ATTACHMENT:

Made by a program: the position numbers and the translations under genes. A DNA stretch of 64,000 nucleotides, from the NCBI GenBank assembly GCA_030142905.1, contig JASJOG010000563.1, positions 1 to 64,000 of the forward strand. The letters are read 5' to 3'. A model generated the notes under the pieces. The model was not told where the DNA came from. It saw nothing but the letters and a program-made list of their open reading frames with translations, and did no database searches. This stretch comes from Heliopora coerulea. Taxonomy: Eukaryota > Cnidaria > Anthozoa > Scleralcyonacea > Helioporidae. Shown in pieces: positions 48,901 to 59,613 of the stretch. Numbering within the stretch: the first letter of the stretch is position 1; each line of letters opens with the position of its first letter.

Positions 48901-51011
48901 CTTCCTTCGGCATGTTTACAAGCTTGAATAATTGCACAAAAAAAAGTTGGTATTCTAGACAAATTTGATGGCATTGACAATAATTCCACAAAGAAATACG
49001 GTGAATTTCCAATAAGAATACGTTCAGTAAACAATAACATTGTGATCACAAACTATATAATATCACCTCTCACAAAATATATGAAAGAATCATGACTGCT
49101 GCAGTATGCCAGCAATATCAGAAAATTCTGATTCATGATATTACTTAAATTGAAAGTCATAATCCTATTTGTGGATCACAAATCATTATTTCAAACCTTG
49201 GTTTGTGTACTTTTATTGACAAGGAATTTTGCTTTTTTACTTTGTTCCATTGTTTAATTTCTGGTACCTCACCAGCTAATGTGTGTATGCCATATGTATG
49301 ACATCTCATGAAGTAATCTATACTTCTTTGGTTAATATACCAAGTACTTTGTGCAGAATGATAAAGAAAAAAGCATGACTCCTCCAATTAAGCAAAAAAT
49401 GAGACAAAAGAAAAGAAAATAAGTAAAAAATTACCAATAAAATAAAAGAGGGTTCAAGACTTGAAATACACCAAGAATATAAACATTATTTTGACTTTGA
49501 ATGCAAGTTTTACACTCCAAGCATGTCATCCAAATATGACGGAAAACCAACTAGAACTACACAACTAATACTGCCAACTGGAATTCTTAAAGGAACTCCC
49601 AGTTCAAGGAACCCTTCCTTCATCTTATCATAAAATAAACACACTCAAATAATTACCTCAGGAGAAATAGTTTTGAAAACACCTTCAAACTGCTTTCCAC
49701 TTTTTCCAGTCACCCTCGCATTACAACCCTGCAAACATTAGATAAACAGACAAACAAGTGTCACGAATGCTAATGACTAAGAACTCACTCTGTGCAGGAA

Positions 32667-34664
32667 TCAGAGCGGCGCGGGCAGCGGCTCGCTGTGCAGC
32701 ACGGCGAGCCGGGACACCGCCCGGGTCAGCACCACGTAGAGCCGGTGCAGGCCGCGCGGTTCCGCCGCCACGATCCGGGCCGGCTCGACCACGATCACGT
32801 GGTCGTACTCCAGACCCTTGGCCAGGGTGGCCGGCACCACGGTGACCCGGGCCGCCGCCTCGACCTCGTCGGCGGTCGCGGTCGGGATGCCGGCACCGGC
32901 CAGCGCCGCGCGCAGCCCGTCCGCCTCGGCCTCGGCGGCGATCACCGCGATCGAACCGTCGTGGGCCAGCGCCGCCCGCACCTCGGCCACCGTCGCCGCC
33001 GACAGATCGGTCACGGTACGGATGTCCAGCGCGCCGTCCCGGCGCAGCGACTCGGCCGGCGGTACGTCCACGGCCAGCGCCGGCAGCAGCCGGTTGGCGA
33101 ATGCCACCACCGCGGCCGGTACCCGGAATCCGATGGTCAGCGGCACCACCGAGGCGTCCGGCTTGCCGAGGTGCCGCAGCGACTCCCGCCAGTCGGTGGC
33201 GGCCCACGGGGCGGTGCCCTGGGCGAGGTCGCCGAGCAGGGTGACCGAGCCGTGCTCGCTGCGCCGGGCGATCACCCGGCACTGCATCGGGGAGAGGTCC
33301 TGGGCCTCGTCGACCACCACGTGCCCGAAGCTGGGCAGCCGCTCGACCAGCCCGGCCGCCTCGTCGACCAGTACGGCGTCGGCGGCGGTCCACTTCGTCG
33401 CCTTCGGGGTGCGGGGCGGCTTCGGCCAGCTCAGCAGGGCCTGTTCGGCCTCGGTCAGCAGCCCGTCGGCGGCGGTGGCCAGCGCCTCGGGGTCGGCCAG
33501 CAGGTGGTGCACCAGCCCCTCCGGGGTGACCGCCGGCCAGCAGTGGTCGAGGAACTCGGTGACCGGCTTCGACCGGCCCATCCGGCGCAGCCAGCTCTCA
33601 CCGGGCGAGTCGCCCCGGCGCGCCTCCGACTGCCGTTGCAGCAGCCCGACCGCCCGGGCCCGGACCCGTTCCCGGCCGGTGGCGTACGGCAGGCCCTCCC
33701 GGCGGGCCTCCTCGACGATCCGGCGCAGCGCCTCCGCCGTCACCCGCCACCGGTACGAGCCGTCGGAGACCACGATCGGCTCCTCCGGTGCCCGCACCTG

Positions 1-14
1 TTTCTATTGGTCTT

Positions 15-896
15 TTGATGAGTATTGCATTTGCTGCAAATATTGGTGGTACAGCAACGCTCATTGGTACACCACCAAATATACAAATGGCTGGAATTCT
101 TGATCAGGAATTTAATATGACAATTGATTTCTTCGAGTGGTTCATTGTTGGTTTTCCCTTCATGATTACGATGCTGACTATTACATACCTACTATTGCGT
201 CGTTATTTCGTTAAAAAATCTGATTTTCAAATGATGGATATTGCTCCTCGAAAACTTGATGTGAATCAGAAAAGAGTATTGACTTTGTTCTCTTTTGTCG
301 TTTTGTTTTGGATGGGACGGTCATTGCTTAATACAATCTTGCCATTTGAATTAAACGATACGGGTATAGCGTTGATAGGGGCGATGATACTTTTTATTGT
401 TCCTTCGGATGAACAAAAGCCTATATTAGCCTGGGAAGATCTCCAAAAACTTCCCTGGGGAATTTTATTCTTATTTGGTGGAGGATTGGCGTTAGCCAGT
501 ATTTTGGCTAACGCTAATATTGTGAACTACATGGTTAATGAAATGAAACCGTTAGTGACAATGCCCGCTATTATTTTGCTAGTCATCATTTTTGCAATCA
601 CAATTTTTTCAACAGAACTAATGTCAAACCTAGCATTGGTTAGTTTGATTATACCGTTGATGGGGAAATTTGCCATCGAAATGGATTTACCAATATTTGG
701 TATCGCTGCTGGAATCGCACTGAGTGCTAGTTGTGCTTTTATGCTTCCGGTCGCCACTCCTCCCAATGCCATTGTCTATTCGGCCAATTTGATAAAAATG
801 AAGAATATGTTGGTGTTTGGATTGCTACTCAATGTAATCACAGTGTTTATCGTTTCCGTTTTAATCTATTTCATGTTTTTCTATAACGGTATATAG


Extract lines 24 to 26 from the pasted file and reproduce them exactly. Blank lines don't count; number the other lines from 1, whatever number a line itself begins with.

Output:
33701 GGCGGGCCTCCTCGACGATCCGGCGCAGCGCCTCCGCCGTCACCCGCCACCGGTACGAGCCGTCGGAGACCACGATCGGCTCCTCCGGTGCCCGCACCTG

Positions 1-14
1 TTTCTATTGGTCTT